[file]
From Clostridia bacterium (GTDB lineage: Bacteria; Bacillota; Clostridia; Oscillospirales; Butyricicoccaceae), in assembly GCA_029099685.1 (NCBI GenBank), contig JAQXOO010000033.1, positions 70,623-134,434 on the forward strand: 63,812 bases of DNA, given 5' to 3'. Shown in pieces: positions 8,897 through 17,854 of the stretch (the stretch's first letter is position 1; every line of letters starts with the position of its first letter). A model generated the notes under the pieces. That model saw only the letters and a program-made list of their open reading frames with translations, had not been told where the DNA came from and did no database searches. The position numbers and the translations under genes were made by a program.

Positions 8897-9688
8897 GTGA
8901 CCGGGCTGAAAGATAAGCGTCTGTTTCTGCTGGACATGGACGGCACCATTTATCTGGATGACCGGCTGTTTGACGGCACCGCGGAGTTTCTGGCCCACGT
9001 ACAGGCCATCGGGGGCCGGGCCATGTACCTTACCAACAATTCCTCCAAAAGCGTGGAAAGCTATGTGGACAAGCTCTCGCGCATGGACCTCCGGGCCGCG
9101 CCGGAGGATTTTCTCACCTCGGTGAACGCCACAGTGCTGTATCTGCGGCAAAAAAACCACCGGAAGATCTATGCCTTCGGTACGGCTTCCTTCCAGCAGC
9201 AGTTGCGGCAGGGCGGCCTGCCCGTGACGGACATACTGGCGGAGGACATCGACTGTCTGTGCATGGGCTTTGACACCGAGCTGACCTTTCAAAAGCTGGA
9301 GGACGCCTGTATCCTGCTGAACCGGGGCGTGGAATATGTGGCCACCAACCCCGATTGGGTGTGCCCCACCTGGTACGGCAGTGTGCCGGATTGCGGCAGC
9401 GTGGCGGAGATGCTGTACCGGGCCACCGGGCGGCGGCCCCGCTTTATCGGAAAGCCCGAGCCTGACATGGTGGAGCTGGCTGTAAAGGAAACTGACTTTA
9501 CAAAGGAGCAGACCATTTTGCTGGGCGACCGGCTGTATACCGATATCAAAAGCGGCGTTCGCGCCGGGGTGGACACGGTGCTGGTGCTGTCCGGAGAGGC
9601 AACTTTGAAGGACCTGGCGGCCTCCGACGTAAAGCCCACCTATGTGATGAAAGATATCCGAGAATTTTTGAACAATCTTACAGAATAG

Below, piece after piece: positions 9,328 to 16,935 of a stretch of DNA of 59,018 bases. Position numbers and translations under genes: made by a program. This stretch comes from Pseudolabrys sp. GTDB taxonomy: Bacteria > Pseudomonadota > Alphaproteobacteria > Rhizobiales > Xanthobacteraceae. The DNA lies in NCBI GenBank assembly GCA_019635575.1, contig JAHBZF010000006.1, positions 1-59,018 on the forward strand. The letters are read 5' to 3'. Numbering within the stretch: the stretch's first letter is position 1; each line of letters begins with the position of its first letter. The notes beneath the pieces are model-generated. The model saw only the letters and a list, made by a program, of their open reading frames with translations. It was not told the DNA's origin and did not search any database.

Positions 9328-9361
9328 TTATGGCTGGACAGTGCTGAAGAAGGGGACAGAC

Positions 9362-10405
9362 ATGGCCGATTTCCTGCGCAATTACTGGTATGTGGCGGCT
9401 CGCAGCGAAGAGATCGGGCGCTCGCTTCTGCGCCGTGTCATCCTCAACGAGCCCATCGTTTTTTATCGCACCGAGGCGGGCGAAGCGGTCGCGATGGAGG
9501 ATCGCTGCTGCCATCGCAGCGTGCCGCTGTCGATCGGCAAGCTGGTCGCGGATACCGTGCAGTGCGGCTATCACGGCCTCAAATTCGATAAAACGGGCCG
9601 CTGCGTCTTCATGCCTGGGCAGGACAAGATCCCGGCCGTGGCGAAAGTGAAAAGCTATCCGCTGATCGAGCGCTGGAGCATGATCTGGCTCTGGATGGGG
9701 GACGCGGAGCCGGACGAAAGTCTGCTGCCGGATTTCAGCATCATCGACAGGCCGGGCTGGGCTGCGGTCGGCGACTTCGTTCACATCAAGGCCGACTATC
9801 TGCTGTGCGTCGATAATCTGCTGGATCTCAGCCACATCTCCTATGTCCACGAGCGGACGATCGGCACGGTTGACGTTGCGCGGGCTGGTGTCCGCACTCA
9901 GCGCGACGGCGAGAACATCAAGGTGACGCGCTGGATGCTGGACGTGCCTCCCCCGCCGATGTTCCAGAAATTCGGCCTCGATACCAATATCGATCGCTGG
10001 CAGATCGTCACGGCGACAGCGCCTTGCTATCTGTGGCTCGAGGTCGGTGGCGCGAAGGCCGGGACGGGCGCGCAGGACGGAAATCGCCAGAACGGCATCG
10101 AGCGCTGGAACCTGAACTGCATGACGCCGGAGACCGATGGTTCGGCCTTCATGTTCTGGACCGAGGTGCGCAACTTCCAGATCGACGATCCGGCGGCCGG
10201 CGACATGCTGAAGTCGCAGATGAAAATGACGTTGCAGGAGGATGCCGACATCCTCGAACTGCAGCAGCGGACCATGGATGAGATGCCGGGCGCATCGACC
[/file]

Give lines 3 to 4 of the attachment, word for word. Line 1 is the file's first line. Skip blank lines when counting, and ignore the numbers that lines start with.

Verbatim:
8897 GTGA
8901 CCGGGCTGAAAGATAAGCGTCTGTTTCTGCTGGACATGGACGGCACCATTTATCTGGATGACCGGCTGTTTGACGGCACCGCGGAGTTTCTGGCCCACGT